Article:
Old Times on the Upper Mississippi: Recollections of a Steamboat Pilot from 1854-1863

By George Byron Merrick | Go to book overview

Chapter VIII
The Mate

In writing of life on the main deck of a Mississippi River steamboat fifty years ago, a prefatory note may be in order. The reader must bear in mind that times have changed; and men, in the mass, have changed, and that for the better, in the years that have elapsed between 1860 and 1908. Slavery then held sway on the west bank of the river, from the Iowa line to the Gulf. On the east side in the State of Illinois even, the slavery idea predominated; and on the river there was no “other side” to the question. Slavery was an “institution”, as much to be observed and venerated as any institution of the country. A black man was a “nigger”, and nothing more. If he were the personal property of a white man in St. Louis, or below, he was worth from eight hundred to fifteen hundred dollars, and was therefore too valuable to be utilized in the make-up of a boat’s crew running north. The inclemency of the weather, or the strenuousness of the mate, might result in serious physical deterioration that would greatly depreciate him as a chattel, to say nothing of the opportunities offered him by the northern trip to escape to Canada, and thus prove a total loss.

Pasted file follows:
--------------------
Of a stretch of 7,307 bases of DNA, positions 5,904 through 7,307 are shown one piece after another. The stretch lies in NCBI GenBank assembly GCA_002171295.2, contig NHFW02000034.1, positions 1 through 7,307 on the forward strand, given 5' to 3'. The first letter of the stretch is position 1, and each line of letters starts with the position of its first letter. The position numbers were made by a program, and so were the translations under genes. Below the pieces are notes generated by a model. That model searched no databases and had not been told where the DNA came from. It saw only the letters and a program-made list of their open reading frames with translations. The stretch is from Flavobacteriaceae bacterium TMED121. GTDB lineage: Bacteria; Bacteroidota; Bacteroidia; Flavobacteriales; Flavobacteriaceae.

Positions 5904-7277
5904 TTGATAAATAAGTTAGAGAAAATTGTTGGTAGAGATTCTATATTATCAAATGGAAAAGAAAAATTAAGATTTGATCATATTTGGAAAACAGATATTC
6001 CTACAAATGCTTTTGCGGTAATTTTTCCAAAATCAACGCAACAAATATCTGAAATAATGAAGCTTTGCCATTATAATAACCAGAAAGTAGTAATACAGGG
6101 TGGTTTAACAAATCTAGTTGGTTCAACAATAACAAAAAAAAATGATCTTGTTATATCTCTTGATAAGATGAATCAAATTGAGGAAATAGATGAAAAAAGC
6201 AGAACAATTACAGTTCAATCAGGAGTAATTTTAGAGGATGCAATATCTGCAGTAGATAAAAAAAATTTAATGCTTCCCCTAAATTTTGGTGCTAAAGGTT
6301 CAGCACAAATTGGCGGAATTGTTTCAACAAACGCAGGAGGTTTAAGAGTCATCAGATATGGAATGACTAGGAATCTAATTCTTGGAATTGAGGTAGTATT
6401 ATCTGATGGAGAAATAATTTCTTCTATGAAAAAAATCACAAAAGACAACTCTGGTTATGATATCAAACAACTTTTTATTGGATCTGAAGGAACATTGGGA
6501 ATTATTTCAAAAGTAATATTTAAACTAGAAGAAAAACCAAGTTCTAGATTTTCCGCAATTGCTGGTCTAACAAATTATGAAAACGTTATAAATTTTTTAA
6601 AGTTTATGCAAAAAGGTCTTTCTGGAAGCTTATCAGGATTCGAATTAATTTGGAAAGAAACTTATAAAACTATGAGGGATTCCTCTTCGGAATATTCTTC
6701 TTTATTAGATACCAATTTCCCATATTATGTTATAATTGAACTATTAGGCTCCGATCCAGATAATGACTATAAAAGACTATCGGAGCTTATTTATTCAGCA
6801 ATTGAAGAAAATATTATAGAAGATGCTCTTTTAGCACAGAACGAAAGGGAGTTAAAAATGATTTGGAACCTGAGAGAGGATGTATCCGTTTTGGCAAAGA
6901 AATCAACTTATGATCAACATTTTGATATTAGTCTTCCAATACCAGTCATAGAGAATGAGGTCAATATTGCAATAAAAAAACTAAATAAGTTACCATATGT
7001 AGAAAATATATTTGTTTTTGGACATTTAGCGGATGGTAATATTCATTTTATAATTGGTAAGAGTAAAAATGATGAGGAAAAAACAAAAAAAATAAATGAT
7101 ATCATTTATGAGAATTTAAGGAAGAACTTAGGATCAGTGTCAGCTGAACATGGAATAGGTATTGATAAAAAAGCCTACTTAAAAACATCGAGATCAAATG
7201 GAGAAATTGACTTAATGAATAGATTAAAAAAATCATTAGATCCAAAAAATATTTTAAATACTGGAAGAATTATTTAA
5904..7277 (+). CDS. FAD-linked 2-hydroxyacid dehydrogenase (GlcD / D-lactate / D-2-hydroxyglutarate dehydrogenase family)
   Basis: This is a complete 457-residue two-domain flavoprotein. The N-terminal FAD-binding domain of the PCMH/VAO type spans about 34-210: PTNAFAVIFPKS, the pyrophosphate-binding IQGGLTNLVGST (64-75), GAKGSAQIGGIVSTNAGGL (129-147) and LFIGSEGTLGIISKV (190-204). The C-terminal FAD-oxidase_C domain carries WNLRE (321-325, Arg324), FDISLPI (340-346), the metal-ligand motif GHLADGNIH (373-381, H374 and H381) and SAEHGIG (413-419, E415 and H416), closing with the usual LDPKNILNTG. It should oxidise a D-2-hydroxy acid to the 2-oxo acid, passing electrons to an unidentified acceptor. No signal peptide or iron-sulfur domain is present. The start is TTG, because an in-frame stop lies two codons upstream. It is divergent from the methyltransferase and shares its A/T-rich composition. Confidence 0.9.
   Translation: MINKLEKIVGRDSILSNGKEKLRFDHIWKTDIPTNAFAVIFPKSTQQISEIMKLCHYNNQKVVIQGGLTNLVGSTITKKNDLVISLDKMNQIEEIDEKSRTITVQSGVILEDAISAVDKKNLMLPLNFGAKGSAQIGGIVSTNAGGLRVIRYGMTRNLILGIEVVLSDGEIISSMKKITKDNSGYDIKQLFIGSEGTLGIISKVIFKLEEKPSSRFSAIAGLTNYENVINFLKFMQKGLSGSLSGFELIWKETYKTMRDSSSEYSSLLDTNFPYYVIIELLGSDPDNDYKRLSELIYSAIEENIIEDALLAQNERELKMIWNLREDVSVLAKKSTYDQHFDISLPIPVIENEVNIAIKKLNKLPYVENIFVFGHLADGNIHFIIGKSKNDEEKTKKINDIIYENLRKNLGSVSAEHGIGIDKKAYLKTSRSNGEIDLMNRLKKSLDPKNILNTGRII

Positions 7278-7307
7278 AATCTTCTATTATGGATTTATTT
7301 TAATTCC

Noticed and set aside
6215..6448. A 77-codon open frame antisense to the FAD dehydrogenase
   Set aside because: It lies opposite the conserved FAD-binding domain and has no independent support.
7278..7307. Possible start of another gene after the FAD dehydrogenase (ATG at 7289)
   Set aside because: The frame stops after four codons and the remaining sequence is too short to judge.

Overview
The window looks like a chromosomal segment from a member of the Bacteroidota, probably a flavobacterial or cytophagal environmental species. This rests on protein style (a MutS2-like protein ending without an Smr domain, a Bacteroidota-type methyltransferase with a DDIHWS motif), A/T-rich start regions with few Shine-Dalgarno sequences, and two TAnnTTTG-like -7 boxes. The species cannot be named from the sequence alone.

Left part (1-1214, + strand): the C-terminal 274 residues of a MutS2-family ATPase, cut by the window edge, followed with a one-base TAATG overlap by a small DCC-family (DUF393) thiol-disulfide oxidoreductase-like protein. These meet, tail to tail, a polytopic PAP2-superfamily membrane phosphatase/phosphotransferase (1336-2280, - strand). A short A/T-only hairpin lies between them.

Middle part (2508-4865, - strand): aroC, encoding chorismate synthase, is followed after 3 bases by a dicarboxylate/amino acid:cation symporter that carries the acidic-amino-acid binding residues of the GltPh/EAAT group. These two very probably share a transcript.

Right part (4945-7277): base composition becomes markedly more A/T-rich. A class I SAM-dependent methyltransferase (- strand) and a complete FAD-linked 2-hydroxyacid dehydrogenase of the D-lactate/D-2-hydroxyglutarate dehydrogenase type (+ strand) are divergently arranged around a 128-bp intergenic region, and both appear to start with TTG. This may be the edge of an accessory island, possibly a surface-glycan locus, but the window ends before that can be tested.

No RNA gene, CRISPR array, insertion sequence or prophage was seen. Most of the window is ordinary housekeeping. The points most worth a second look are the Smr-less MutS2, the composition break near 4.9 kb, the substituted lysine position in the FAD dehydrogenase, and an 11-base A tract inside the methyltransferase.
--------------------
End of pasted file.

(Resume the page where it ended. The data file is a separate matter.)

Of free negroes there were not enough to man the hundreds of steamboats plying on the upper river. Thus it came about that the cabin crews on some boats, and the firemen on others, were colored, while the deck crews (roustabouts and stevedores) were white. So marked was this division of labor that it came to pass that no “nigger” was permitted by the white rousters to handle any freight, on any boat. The modern unions take no greater exception to a non-union workman than the white deck hands then expressed for a “nigger” as a freight handler.

Another class distinction was, that nine-tenths of the deck

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